Sunday, February 1, 2015

The 100 Greatest Console Video Games: 1977-1987


 I grew up in the 1970's, and I was there at the beginning of the home video game console wars, so this book was a total geek-fest for me. Each lavishly illustrated page was like some kind of twisted video-game porn, bringing back memories of games once owned and long forgotten.....

 Author Brett Weiss seems to have the same background as me...raised in the '70's, haunting corner stores and pizzerias to find arcade games, and owning, or knowing someone who owned, virtually every home gaming console. My father purchased an Atari 2600 for me shortly after it was released, and my poor mother fed my game addiction, eventually buying me a Colecovision, an Atari 5200, and an NES. I was a true child of the video game age, and thus a perfect target for a book like this.

First off, I have to say that the publisher, Schiffer, makes some great looking books. Having already reviewed one of their previous publications (PUMPKIN CINEMA: THE BEST MOVIES FOR HALLOWEEN, by Nathaniel Tolle), I can safely say that I am a fan of their chunky, oversized hardcovers. As with PUMPKIN CINEMA, THE 100 GREATEST CONSOLE VIDEO GAMES: 1977-1987 is printed on beautiful glossy stock and lavishly illustrated. It's a real joy to hold and flip through, and people who love actual, physical books will love the look and feel (And smell...yes, I like the way real books smell!) of this one.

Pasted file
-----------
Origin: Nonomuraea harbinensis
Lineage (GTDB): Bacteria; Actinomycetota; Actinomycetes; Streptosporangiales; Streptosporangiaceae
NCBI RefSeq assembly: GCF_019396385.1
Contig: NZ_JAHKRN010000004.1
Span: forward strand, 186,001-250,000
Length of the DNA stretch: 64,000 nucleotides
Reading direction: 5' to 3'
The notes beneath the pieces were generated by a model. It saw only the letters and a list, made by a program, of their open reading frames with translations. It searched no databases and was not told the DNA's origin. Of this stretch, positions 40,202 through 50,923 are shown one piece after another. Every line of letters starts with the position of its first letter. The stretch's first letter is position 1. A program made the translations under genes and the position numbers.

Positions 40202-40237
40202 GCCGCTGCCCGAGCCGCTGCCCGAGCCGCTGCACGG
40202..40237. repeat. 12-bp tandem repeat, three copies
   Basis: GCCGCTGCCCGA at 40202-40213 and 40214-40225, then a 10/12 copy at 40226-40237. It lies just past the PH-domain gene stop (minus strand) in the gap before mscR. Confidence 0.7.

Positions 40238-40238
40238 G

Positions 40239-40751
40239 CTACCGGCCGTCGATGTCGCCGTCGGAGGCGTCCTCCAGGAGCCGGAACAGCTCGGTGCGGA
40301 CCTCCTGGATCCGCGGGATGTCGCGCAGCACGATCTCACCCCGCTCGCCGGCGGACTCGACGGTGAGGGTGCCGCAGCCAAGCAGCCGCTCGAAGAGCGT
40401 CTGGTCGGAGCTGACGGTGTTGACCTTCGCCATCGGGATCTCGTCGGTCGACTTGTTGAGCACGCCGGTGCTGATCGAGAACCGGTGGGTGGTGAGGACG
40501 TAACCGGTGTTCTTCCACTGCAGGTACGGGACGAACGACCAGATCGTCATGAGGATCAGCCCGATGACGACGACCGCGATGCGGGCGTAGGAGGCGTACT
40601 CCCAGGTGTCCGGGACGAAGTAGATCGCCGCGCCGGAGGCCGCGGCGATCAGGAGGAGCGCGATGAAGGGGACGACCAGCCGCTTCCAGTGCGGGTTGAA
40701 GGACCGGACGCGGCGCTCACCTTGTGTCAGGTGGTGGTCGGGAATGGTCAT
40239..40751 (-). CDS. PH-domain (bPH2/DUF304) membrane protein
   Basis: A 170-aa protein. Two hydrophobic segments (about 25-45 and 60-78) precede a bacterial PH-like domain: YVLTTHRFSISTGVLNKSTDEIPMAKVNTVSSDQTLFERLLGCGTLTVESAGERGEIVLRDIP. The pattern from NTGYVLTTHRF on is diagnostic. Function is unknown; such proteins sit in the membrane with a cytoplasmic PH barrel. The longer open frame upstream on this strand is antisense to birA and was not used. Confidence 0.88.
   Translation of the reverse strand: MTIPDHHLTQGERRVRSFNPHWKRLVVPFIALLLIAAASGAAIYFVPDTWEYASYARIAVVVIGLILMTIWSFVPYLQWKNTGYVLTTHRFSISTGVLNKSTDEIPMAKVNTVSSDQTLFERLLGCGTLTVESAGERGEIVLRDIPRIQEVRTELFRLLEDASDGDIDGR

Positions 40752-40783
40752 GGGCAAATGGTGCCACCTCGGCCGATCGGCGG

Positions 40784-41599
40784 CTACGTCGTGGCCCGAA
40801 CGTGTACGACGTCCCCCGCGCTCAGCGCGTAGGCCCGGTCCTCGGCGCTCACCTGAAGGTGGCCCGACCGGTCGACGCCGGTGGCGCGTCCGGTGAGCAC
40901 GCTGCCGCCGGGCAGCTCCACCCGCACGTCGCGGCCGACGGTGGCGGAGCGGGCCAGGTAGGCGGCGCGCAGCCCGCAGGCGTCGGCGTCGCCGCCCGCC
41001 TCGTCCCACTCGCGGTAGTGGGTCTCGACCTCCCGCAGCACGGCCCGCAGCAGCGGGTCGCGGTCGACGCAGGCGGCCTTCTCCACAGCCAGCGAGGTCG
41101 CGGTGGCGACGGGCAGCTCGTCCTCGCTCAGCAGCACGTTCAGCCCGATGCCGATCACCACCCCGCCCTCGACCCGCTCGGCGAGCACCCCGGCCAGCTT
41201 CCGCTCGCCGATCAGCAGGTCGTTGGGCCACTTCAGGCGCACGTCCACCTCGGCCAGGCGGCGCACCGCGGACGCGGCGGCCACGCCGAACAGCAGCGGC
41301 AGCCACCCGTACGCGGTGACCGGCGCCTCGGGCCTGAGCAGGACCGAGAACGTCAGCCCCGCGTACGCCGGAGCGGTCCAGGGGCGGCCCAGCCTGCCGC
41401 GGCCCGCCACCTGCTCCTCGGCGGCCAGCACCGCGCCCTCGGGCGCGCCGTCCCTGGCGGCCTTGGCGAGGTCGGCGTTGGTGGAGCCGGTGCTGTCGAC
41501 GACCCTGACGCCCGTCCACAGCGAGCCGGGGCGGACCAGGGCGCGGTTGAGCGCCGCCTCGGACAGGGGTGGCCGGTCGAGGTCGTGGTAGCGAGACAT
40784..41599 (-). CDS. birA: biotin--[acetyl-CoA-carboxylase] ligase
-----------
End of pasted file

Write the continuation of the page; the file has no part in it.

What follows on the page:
As for the contents, Brett Weiss states up front that this is a personal top 100, and, as such, you may or may not agree with his picks. (I disagreed with a lot of them, but more on that later.) Whether you agree or disagree, he presents his top 100 in a thoughtful, entertaining way, and makes each entry fun to read, so you'll enjoy each chapter no matter if it's an old favorite of yours, or a game you've never heard of before.
 
 If I had one complaint with the book, it would be in Weiss' choice of illustrations. The book is filled with box-cover art (Some of them quite lovely, especially the classic Atari covers) and pictures of instruction manuals and back covers, but pictures of the actual games themselves, meaning screen-shots, are few and far between. Photos of actual gameplay would have gone a long way towards making his descriptions of the game mechanics and characters for the less well-known games a lot easier to understand. It's a small quibble, since I was pretty much able to find play-through videos of all of these games on YouTube that satisfied my curiosity, but still...it would have been nice to have some pictures of the actual game itself.

 As for Weiss' picks, I disagreed with a lot of them, but that's part of the fun of a book like this. Like I said, I was an early owner of the Atari 2600, but even then I knew that a lot of the games he so fondly remembers were duds. COMBAT...? Really...? I can get behind including a game because it's historically important, but you'll never be able to convince me that a game like COMBAT or ADVENTURE were actually fun to play....I also took issue with the way that he listed so many games that are, at heart, rip-offs or variations on the same theme. GALAGA, DEMON ATTACK, and PHOENIX are, essentially, the same exact game. (DEMON ATTACK in particular, which is a straight-out theft of PHOENIX, should not have been included.) This was, however, great fun to read, and this particular stroll down memory lane has prompted me to go out and buy some classic arcade compilations for my neglected old PSP. Highly recommended for fans of old video games.

 Schiffer provided a review copy.